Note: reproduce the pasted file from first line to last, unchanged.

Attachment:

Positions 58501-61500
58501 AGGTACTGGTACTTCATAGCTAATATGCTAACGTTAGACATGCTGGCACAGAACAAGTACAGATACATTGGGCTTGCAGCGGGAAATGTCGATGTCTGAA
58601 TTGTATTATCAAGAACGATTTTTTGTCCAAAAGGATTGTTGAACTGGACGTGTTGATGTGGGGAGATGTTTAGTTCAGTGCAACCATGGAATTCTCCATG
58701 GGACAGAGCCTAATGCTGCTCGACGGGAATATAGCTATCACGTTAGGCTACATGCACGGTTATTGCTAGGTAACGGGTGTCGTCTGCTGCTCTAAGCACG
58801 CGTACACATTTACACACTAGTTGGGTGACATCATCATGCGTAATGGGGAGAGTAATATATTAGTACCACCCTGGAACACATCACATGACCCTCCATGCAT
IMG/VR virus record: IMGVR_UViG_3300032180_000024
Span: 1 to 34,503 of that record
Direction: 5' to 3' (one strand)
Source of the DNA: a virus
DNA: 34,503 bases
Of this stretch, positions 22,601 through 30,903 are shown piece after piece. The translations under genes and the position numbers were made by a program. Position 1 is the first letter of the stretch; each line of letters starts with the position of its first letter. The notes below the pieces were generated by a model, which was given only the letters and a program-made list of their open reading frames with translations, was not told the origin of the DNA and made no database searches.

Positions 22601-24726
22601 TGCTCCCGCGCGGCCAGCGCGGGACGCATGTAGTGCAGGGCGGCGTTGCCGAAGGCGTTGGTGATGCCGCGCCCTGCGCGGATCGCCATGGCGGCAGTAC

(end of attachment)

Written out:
Positions 58501-61500
58501 AGGTACTGGTACTTCATAGCTAATATGCTAACGTTAGACATGCTGGCACAGAACAAGTACAGATACATTGGGCTTGCAGCGGGAAATGTCGATGTCTGAA
58601 TTGTATTATCAAGAACGATTTTTTGTCCAAAAGGATTGTTGAACTGGACGTGTTGATGTGGGGAGATGTTTAGTTCAGTGCAACCATGGAATTCTCCATG
58701 GGACAGAGCCTAATGCTGCTCGACGGGAATATAGCTATCACGTTAGGCTACATGCACGGTTATTGCTAGGTAACGGGTGTCGTCTGCTGCTCTAAGCACG
58801 CGTACACATTTACACACTAGTTGGGTGACATCATCATGCGTAATGGGGAGAGTAATATATTAGTACCACCCTGGAACACATCACATGACCCTCCATGCAT
IMG/VR virus record: IMGVR_UViG_3300032180_000024
Span: 1 to 34,503 of that record
Direction: 5' to 3' (one strand)
Source of the DNA: a virus
DNA: 34,503 bases
Of this stretch, positions 22,601 through 30,903 are shown piece after piece. The translations under genes and the position numbers were made by a program. Position 1 is the first letter of the stretch; each line of letters starts with the position of its first letter. The notes below the pieces were generated by a model, which was given only the letters and a program-made list of their open reading frames with translations, was not told the origin of the DNA and made no database searches.

Positions 22601-24726
22601 TGCTCCCGCGCGGCCAGCGCGGGACGCATGTAGTGCAGGGCGGCGTTGCCGAAGGCGTTGGTGATGCCGCGCCCTGCGCGGATCGCCATGGCGGCAGTAC